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Bankrate Survey Shows Mortgage Closing Costs Dropped 7 Percent Over Past Year

August 22, 2012

The average cost to close on a mortgage in the United States dropped seven percent over the past year to $3,754, according to Bankrate.com's eighth annual closing costs survey.

Title insurance and other third-party fees fell 12 percent from 2011, while origination fees edged down one percent. Bankrate's survey shows the average cost for title insurance and third party services is $2,159.

"This is the second year in which lenders are required to estimate third-party fees within 10 percent of the final cost. It seems like they're getting more accurate, which helps explain the sharp decrease in these fees over the past year," said Greg McBride, CFA, Bankrate.com's senior financial analyst. "The main lesson of this survey for consumers is to shop around for at least three different estimates. While no one is going to move to a new state just because closing costs are lower, it's important for people to realize that there is variation even within their neighborhood, and that they can save by being an educated consumer."

Bankrate surveyed up to 10 lenders in all 50 states plus the District of Columbia in June 2012. Researchers obtained online good faith estimates for a $200,000 mortgage to buy a single-family home with a 20 percent down payment. Costs include fees charged by lenders, as well as third-party fees for services such as appraisals and title insurance. The survey excludes taxes, property insurance, association fees, interest and other prepaid items.

Last year, ALTA sent a letter to Bankrate and issued a press release outlining significant problems and concerns with the study about how title insurance costs are calculated and portrayed.

ALTA encourages transparency in providing consumers costs associated with obtaining a loan, however the faulty methodology of collecting data leads to inaccurate results of the true cost of title insurance. Beyond the methodology of data collection, the way the data is presented is often misleading in terms of how the costs are categorized and labeled. The study gives the impression that title insurance rates comprise the majority of costs associated with obtaining a mortgage, while giving the appearance that lender fees comprise a small amount of fees consumers will pay to obtain a loan.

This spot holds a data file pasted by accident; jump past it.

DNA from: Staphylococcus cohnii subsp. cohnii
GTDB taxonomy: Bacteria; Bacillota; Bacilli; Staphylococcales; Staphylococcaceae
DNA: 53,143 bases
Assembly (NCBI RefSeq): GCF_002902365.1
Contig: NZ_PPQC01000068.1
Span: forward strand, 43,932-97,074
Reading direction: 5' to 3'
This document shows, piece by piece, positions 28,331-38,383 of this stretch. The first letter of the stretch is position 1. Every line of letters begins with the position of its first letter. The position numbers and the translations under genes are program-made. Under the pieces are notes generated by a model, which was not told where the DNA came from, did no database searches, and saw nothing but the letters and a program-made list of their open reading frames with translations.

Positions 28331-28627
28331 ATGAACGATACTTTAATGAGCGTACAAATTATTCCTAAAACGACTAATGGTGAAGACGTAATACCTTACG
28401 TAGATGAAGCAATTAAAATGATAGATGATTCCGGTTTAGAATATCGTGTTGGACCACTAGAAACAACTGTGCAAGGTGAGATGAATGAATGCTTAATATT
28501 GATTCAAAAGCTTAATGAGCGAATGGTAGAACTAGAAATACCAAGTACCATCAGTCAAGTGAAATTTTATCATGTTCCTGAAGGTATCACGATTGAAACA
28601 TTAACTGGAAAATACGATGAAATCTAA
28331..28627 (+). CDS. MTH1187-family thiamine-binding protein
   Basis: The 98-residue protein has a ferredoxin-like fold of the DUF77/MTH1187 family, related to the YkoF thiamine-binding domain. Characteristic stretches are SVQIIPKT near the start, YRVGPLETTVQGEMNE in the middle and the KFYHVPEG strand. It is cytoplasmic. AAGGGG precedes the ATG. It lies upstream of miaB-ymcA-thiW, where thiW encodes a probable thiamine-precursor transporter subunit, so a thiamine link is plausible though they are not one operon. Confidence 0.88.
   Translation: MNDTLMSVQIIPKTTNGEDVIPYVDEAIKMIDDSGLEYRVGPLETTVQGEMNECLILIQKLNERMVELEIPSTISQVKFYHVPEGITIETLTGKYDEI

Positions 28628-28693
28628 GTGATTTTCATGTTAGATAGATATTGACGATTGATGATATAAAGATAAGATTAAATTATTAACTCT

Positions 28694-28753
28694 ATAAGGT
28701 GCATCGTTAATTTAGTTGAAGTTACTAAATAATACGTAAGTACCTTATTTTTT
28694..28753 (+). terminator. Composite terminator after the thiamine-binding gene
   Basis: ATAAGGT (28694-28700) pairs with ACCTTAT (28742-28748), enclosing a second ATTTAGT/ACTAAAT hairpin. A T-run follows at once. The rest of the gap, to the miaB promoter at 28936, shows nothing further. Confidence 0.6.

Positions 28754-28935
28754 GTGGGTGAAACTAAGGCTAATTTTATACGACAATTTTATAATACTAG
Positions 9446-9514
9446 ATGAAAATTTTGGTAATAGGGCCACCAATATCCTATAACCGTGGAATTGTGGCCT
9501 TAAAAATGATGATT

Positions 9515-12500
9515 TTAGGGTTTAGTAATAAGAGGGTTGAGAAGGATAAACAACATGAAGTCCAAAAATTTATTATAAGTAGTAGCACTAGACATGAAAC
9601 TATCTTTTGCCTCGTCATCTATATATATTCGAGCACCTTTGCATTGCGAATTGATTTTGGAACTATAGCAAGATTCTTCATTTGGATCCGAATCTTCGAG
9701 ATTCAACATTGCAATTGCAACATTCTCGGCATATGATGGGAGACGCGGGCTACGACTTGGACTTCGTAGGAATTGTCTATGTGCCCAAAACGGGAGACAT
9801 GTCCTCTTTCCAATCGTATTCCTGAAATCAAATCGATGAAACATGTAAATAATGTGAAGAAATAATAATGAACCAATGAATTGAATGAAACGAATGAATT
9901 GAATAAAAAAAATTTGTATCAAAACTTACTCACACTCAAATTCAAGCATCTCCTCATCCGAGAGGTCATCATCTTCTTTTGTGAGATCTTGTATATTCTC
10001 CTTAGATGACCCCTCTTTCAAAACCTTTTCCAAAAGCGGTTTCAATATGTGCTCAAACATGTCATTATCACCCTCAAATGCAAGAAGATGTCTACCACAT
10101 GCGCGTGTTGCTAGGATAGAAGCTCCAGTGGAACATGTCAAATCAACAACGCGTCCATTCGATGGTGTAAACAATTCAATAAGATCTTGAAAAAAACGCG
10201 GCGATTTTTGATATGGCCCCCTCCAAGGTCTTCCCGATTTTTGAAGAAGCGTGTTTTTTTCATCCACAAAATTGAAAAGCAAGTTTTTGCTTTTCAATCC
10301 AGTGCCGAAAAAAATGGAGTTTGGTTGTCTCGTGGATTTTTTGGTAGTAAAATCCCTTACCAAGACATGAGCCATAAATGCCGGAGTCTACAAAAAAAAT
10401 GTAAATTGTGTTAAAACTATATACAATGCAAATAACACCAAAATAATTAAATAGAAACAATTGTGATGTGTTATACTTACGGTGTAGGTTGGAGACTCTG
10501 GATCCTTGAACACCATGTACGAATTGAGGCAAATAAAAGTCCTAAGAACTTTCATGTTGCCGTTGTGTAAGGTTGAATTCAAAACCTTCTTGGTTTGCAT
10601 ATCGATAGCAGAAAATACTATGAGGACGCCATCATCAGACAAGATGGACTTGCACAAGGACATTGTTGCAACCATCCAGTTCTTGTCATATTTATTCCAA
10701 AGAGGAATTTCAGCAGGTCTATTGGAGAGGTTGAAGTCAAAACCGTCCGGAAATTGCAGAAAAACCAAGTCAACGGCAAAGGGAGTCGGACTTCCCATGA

Because Bankrate's survey takes its numbers from online GFEs, it provides an inaccurate picture of the true costs homebuyers actually pay at the closing table. While this year’s report notes that title insurance fees decreased over the past year, Bankrate has some serious limits in compiling data for its study and may not help consumers understand their specific transaction.

The study misrepresents the average title insurance cost because of the five components that comprise the title insurance cost are different from state to state. In several states, the title insurance rate is considered “all-inclusive,” meaning it includes one charge for risk, search, exam, closing and escrow. In other states, there are varying degrees to what is included in the title insurance rate,

The study represents that it is an estimation of costs associated with obtaining a loan that are paid by a homebuyer at closing, when in fact many of these estimated charges are actually paid by the seller, while other fees can be negotiated on who pays. Consumers must compare actual closing costs to really find out what they actually pay and which parties provide and charge for those services.

According to the survey, New York State has the nation's most expensive closing costs at an average of $5,435. The next most expensive states are Texas, Pennsylvania, Florida and Oklahoma. The least expensive state is Missouri ($3,006 on average), which is joined by Kansas, Colorado, Iowa and Arkansas among the five cheapest states.



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